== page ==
Monsters: Dark Continent Blu-ray Review
In 2010, a little seen indie film that showcased a lot of promise and talent from those involved, quietly made a mark on movie lovers. The film wisely used its title characters, MONSTERS, as a backdrop for a character driven story between two people. Director, writer, cinematographer and visual effects artists, Gareth Edwards, has since gone on to direct 2014’s GODZILLA and is attached to 2016’s STAR WARS ANTHOLOGY: ROGUE ONE. MONSTERS (click the link to read my review) was one of my favorite films of that year. So it is no surprise that I would request to review the sequel when it came to Blu-ray. Unfortunately, While MONSTERS: DARK CONTINENT may look beautiful, it lacks the depth and compelling nature of its predecessor.
It’s been ten years since the events from the first film, and the “infected zones” have expanded globally. The middle east particularly had an influx of monsters, now named MTRs. The U.S. military is sending troops and air strikes to kill as many as possible, but there is still chaos within the natives who are not taking kindly to the intrusive military and their collateral damage.
Giving individual personalities through quick developmental situations, the film sets up a small group of soldiers – narrator Parks (Sam Keeley), his wild best friend Maguire (Joe Dempsie), new father Williams (Parker Sawyers), fast-talking Sgt. Forrest (Nicholas Pinnock), and Sgt. leader Noah Frater (Johnny Harris). The main fight ultimately becomes between people with the monsters, once again, wisely put in the background. However, their appearances at different stages of their growth, while visually intriguing, never have much of an impact on our group. In fact, unlike MONSTERS complex take, MONSTERS: DARK CONTINENT chooses to portray the monsters as kind animals who don’t really want to bother anyone. It’s tough to understand why we hate them so, which seems to be one of the film’s incoherent yet preachy messages.
Gareth Edwards is back this time as executive producer, but the direction now belongs to Tom Green (no, not the odd ball comedian from FREDDY GOT FINGERED). Green has a eye for staging beautiful looking shots and enlists the shaky close up cam, which is effective on the battle field. But that credit more than likely belongs mostly to cinematographer Christopher Ross. Either way the film looks fantastic and can almost fool the audience into thinking it might be better than it is. But a Terrence Malick film, this is not.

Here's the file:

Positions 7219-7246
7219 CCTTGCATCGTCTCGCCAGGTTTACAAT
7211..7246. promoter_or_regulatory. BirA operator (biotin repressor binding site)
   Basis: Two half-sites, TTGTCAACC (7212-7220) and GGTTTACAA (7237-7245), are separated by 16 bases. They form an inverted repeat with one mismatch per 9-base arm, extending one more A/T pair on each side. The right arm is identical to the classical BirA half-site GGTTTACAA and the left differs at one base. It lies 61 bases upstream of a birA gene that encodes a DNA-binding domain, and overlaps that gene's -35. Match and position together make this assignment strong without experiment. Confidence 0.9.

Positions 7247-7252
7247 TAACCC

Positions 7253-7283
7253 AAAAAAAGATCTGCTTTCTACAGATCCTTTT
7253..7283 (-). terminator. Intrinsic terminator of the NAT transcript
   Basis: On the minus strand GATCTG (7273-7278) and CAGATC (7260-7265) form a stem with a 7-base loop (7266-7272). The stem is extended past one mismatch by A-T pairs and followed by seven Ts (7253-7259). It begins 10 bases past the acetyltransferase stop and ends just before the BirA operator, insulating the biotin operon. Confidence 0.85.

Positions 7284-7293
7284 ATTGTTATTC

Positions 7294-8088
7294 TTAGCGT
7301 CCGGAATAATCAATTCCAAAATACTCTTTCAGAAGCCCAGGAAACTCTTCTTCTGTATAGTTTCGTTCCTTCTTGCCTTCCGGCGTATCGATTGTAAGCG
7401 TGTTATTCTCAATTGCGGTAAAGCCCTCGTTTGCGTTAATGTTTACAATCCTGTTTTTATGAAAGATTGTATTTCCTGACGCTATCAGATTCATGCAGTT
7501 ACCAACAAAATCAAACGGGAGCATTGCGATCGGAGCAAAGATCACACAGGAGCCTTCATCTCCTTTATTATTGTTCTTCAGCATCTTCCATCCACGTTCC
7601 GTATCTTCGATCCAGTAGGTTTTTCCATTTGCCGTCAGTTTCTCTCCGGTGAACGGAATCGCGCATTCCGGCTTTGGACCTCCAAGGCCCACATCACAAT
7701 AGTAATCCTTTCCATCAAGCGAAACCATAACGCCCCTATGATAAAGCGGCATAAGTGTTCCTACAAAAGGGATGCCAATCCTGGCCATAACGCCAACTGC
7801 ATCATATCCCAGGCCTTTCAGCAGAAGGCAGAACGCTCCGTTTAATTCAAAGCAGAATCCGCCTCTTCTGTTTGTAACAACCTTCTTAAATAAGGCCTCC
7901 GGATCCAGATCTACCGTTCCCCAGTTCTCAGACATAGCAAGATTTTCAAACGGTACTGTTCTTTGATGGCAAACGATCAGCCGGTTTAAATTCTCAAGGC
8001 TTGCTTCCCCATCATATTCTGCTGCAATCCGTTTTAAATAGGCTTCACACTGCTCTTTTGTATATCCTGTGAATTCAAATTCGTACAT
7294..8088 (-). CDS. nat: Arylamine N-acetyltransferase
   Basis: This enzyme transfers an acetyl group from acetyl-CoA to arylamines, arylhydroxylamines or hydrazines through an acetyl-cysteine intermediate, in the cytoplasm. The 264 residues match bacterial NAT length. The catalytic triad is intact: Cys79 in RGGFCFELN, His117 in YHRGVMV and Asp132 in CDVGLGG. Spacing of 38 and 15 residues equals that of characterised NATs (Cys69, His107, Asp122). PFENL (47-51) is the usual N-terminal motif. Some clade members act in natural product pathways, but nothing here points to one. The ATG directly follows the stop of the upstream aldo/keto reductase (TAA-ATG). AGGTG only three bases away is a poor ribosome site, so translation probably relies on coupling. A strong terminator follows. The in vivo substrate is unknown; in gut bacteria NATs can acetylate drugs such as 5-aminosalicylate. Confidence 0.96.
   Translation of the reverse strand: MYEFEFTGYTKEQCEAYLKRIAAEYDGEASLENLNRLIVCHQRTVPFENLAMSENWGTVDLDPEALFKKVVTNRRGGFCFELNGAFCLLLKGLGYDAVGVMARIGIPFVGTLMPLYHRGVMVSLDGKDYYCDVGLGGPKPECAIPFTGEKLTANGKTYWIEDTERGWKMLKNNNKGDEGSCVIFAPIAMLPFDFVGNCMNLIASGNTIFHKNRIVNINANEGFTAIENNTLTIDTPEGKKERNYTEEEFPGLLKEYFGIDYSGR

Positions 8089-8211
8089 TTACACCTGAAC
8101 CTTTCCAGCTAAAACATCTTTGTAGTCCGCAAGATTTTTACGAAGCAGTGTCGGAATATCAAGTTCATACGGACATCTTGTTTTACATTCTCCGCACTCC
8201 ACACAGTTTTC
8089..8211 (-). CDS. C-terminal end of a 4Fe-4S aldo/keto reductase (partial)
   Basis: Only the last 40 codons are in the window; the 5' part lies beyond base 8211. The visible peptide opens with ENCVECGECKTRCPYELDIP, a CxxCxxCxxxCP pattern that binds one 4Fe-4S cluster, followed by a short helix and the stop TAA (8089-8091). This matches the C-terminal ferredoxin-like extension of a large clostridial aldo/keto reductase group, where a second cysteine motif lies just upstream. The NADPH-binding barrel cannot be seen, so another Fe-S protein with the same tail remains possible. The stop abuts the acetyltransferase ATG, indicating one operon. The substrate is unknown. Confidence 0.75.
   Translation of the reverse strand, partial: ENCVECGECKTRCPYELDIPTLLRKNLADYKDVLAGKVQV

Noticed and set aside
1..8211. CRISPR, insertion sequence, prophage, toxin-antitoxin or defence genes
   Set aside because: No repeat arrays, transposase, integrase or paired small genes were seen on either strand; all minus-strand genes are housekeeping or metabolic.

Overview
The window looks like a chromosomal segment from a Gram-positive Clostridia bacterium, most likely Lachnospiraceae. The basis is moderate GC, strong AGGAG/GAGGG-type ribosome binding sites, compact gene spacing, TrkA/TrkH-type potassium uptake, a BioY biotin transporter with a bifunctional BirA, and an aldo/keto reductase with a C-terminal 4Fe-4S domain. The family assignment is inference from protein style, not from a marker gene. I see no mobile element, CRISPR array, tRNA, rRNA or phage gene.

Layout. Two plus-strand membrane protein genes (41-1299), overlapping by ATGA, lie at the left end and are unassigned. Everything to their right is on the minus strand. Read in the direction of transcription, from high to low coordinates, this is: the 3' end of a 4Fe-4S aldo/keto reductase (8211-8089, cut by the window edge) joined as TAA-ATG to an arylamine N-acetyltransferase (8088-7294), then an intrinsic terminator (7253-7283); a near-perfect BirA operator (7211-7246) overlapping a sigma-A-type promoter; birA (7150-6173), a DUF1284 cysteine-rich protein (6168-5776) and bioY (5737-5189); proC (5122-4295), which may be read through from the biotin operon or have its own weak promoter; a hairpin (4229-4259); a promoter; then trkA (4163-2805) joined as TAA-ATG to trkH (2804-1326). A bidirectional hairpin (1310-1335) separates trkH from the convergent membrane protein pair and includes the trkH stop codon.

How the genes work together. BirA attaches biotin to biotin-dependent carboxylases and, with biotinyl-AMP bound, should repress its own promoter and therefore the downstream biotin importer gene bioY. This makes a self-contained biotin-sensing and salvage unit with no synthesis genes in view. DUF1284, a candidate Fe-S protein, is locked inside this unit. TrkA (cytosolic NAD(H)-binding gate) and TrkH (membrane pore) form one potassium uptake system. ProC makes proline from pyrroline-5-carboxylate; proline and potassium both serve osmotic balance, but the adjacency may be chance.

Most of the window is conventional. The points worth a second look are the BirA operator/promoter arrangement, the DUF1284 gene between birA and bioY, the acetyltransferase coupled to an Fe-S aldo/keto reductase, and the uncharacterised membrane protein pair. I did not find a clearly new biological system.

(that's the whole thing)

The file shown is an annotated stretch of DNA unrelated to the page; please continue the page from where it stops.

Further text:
MONSTERS: DARK CONTINENT struggles in the screenplay by Tom Green and Jay Basu who seem to lose sight on what their film is about. The editing is another culprit, lingering on scenes that were finished well before they end. As a whole, the dramatic structure was in much need of some tightening. Having a great looking film with some extremely interesting pieces just isn’t enough if they aren’t put together properly. Ultimately, I was more emotionally invested in the film ending rather than the characters.
Video: (MPEG-4 AVC, 1080p 2.40:1) As I said before, the film looks amazing, complimenting the locations and chaotic environment.
Audio: (DTS-HD Master Audio 5.1) The sound is equally as great.
On the set of Monsters: Dark Continent (2:51): The director talks a little about a scene on location. It’s far too brief and gives very little information.